As I was tossing and turning, I kept thinking about the major pause that we might have to put on our life and how it was so unfair, especially for my husband. We've come this far in our journey and may have to abruptly cancel our dreams of becoming parents because my body has betrayed me.


Appointment Day

I woke up yesterday with tummy issues and my heart pounding through my chest. I had to be at my appointment by 9:15. Iowa Radiology happens to be across the street from our fertility clinic AND is the same place I had my HSG and where the doctor told us they found no sperm in Brian's first semen analysis.

I think we both felt a little PTSD as we entered the building.

When they called me back, Brian couldn't come with. The gal who took me back to the changing area made small talk and even shared that her name is Teri, spelled just like mine (you don't find a lot of us!) and is about my exact same age. I looked her dead in the eye and told her (through tears) that I was a complete, anxious wreck.

She reassured me that she would walk me through each step and that the procedures likely wouldn't be as bad as I was envisioning.

And she was right. The mammogram? PIECE OF CAKE. Like, it didn't hardly even hurt!

She took a couple images of each breast then took them to the radiologist to read to see if we needed to do any other imaging. About 10 minutes later, she came to tell me that they got all the images that they needed and I would need to wait about 30 minutes for my ultrasound.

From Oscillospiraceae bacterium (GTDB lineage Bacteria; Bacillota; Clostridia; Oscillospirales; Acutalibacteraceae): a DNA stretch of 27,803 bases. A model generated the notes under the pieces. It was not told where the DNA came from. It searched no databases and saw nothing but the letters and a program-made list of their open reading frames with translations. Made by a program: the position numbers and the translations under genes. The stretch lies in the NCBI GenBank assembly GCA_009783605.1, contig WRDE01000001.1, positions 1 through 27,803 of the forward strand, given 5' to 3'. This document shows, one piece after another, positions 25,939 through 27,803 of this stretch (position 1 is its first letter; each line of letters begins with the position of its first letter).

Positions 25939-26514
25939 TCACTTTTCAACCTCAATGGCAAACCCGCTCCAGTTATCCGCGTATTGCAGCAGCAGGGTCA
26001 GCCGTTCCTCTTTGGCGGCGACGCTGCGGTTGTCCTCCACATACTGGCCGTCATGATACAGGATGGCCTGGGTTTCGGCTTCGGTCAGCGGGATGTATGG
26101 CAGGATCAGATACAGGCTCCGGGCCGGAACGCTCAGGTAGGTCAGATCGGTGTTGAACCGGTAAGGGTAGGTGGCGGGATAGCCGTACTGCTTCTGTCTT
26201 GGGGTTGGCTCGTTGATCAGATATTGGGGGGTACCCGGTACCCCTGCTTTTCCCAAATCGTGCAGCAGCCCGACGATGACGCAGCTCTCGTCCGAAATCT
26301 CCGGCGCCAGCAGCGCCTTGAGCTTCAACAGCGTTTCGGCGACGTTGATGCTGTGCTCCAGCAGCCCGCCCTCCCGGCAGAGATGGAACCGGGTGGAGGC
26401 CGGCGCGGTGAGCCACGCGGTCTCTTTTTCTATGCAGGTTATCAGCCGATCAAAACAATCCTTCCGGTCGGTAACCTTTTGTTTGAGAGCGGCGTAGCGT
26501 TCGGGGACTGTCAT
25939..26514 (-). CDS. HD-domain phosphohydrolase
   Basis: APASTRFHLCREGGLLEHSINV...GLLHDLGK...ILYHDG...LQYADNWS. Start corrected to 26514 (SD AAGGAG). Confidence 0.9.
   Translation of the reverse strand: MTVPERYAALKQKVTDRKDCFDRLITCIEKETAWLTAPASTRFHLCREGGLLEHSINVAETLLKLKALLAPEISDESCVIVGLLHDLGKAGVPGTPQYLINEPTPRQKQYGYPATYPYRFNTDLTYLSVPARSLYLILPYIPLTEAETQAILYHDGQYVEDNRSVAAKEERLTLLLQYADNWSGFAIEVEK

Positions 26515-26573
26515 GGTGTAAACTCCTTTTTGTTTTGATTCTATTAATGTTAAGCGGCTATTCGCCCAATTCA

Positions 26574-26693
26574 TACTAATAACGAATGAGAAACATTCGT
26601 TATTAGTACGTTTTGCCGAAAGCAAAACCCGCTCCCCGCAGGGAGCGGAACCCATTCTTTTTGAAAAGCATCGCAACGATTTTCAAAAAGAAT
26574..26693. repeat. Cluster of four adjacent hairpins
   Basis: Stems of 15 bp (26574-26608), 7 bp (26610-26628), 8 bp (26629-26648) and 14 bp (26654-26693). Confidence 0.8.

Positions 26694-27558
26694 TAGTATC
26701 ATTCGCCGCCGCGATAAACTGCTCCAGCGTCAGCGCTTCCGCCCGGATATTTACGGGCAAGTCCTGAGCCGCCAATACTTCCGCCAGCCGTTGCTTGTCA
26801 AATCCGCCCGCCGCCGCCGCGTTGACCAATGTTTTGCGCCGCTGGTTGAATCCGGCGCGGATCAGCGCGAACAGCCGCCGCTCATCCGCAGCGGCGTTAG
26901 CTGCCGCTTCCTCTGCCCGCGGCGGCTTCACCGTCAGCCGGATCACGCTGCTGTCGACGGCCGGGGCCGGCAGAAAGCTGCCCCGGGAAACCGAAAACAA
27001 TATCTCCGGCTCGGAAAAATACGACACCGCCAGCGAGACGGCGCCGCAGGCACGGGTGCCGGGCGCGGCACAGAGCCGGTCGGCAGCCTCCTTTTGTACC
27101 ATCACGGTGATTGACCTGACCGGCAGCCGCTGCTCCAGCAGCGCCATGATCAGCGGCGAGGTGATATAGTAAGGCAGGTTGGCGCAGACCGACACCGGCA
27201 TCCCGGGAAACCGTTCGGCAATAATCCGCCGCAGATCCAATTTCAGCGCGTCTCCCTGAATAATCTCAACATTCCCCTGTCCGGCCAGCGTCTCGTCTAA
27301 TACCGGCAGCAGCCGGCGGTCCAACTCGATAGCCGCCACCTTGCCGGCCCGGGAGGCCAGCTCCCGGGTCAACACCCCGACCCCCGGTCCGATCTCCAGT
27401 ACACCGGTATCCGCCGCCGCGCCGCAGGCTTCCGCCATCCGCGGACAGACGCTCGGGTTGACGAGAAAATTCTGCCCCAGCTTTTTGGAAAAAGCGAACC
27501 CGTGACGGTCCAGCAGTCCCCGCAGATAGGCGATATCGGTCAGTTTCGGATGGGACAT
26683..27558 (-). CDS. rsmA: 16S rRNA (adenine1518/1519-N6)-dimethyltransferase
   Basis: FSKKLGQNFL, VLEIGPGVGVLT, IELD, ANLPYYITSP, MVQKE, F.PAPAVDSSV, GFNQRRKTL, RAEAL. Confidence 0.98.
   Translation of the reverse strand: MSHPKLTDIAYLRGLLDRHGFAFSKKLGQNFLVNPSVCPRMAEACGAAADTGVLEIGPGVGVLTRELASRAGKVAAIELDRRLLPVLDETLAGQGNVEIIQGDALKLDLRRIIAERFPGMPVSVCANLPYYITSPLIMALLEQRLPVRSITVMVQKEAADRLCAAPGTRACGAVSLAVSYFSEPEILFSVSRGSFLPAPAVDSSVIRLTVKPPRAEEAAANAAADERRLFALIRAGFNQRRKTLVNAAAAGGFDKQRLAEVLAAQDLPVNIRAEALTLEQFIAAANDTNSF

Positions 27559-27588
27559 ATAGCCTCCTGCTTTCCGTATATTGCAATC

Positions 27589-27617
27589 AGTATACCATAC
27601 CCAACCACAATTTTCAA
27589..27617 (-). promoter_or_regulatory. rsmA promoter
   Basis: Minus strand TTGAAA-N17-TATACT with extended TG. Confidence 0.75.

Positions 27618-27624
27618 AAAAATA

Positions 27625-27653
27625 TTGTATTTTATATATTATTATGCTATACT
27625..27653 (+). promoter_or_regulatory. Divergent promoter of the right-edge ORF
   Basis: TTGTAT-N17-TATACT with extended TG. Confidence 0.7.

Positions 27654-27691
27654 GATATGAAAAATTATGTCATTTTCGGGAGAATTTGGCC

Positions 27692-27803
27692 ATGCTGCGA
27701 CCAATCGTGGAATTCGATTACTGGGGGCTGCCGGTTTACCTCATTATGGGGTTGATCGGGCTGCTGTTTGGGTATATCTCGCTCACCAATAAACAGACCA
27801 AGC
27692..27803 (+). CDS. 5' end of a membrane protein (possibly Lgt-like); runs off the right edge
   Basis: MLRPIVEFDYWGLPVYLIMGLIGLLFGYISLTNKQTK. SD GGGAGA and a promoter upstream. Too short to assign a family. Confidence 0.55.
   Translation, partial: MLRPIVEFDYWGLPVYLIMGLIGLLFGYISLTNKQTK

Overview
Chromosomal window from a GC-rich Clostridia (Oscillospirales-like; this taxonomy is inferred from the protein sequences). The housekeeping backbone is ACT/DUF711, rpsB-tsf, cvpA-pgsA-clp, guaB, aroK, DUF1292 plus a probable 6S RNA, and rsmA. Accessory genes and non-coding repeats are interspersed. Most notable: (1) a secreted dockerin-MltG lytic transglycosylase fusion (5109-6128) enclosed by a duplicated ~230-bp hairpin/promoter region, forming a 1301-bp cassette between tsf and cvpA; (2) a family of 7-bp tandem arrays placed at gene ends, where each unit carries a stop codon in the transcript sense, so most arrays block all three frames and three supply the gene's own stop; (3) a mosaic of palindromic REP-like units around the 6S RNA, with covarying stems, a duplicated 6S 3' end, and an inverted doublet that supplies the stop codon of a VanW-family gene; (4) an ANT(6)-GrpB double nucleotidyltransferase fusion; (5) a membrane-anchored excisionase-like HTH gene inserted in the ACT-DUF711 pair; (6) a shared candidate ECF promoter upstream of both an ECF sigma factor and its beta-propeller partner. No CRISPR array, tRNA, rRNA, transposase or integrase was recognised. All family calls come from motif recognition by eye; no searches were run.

I sat in the women's only waiting room, sporting my beautiful robe, and listened to all the buzz around me. Every time another woman was brought back, they asked her to verify her date of birth. I kept listening for the year: 1968, 1972, 1965, 1974, 1957.

No one even close to my age. How, at age 34, was I having my first mammogram?

What seemed like hours later, the ultrasound tech came to get me. I was happy to see this ultrasound room didn't have stirrups or a wand like all the other ultrasounds I've had to have lately.

You guys, the ultrasound hurt MORE than the mammogram. I was having some major pains and just couldn't wait for it to be over. As soon as she was done, she said she'd go have the radiologist review the images and come back with next steps.

The whole time she was gone, I could only assume they had found something. Why else would my boob hurt so bad?

About 10 minutes later, the ultrasound tech came back in the room and told me that both the mammogram and ultrasound didn't show anything we need to be concerned about.



The culprit behind my breast pain and lumps most likely is all the hormones I've been on this year with the IUIs.


I can't even begin to describe the sense of relief that washed over me. I couldn't wait to run out to the waiting room and tell Brian the GREAT news!


Friends, when life gives you lumps–please go get them checked.

There are a bajillion different reasons why they may be there, but just get them checked. This served as a wakeup call to me to be more diligent with my annual physicals (like, I actually hadn't had one since early 2018).

Learn how to do your own at-home exams.

Make an appointment if something seems off.

Pay attention to any changes in your body.

Monitor tissue or lump changes regularly.

While I received some awesome news yesterday, I am highly aware of the woman who may have received an opposite result.

That could have been me.

That could have been you.


I will continue to monitor my lovely lady lumps for any changes or growth, but until then, it's time to get back to baby-making (the scientific way)!